Chicago Sports Exchange: No Buying Bears As Playoff Hopes Dwindle With Another Packer Loss

By Drew Stevens (@lookwhatdrewdid)

It’s as simple as this, Aaron Rodgers.

If you no longer want any part of an organization whose general manager has begun to dig your grave even as you continue to withstand the rigors of professional quarterbacking with flying colors, then you should most certainly look for a change of scenery. You see how well things are working out for Tom Brady after he ended his longterm relationship with New England, right?

He found greener — and far warmer — pastures in Tampa Bay. Now while it may be tempting to move across country where friendlier climates and your childhood favorite 49ers play, remember, that team blew its chance with you years ago. Besides, the coldest dish of revenge you could serve that bay green and cheese gold-colored front office would be aligning yourself with its sworn enemy, the Chicago Bears.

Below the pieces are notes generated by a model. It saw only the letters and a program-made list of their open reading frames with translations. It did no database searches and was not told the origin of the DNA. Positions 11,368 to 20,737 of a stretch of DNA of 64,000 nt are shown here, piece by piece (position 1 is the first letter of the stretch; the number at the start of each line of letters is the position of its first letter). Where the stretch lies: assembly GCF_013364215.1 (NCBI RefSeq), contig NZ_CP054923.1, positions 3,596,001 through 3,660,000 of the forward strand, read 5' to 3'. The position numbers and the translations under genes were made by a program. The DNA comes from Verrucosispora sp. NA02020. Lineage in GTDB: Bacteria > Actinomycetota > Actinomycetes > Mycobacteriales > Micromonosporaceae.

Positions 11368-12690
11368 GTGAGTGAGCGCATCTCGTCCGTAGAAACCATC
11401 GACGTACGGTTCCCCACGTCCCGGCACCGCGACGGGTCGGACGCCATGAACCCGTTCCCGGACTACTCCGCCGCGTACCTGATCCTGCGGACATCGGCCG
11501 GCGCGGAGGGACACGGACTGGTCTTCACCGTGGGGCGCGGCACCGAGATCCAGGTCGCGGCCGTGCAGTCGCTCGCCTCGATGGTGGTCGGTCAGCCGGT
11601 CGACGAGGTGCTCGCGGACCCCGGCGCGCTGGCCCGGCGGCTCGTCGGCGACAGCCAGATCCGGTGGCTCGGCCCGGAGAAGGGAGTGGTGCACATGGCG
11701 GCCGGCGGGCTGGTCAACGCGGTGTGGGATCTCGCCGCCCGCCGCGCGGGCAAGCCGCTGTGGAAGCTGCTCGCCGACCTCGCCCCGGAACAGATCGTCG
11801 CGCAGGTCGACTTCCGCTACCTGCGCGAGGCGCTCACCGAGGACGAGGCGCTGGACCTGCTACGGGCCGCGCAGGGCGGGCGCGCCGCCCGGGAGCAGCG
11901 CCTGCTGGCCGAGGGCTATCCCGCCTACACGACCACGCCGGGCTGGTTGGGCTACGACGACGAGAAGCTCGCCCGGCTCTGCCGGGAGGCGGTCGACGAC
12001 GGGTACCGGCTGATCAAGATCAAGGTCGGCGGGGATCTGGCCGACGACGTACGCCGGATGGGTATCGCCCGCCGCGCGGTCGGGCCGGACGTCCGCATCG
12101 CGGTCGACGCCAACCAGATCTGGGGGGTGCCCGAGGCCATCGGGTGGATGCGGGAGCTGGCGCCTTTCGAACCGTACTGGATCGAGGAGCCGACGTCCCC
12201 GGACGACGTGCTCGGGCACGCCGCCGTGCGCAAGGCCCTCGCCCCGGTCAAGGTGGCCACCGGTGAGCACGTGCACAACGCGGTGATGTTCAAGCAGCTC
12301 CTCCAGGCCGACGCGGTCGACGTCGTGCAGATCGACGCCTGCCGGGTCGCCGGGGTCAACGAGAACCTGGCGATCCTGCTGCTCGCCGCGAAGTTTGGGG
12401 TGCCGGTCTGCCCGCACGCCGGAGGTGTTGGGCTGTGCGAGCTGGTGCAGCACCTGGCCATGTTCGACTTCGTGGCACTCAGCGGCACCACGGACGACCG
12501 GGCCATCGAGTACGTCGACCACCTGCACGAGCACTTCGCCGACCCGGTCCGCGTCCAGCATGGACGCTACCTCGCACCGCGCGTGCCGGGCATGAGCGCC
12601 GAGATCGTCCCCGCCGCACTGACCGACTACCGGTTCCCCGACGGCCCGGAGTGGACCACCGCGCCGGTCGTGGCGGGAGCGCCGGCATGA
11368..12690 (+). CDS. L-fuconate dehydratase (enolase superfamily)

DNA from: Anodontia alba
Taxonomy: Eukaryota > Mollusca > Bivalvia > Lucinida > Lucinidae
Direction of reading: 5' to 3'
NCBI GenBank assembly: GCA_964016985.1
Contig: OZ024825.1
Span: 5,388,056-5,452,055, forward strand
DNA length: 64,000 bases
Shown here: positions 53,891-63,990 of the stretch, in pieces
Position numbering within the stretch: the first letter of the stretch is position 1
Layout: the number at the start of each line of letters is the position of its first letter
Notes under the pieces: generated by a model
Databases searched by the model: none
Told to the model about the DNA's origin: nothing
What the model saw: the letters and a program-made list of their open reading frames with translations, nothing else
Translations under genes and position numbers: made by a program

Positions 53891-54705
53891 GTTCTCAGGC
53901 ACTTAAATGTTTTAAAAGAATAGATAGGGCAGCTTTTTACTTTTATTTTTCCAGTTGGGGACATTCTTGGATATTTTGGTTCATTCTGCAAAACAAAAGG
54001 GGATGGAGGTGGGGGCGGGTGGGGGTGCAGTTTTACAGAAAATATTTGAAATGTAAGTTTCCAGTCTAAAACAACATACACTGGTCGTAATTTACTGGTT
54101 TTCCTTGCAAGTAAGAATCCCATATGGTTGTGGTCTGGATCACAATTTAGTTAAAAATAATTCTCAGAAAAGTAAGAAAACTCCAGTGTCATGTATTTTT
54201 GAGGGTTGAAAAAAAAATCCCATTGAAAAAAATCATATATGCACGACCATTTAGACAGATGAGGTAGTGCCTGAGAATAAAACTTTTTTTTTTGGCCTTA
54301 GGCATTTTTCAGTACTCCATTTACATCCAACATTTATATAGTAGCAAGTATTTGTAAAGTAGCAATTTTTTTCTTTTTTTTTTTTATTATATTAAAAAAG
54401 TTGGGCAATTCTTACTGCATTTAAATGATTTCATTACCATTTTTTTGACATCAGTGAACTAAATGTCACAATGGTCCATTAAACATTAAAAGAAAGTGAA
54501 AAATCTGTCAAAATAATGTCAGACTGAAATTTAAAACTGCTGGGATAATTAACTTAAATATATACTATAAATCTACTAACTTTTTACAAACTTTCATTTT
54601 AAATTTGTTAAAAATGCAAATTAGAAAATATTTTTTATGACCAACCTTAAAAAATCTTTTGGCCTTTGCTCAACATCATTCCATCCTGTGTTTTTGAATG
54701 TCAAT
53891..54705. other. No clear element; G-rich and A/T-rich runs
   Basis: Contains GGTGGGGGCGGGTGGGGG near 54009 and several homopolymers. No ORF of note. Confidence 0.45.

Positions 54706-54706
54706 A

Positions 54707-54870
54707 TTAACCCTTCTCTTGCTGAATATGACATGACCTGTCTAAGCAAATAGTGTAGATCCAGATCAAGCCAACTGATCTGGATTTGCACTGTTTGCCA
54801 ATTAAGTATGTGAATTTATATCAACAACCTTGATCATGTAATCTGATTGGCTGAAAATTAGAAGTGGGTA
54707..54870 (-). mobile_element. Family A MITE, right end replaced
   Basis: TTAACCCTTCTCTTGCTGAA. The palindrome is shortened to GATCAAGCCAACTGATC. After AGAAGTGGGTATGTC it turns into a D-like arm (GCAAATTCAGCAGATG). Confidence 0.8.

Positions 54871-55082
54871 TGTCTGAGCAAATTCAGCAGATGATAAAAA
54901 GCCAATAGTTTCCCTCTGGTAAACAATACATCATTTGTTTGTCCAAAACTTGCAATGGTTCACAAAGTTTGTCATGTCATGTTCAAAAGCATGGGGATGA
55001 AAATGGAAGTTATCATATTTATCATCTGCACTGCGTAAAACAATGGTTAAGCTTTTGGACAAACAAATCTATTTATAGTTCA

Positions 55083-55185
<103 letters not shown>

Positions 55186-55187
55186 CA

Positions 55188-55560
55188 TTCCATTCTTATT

That’s how you retaliate against Brian Gutekunst, who had the audacity to trade up to select Jordan Love in last year’s NFL Draft, and head coach Matt LaFleur, who was a little too eager to co-sign that move and chose Mason Crosby’s leg, not your invaluable arm, when it mattered most. After all, when you have a chance to really stick it to your ex you don’t date a stranger. You round the bases with the best friend.

Think about it.

Not only would you move from the hallowed ground at Lambeau Field to that at Soldier Field, but you’d also go from being one of the city’s most hated visitors to one of its most beloved residents a la Dennis Rodman.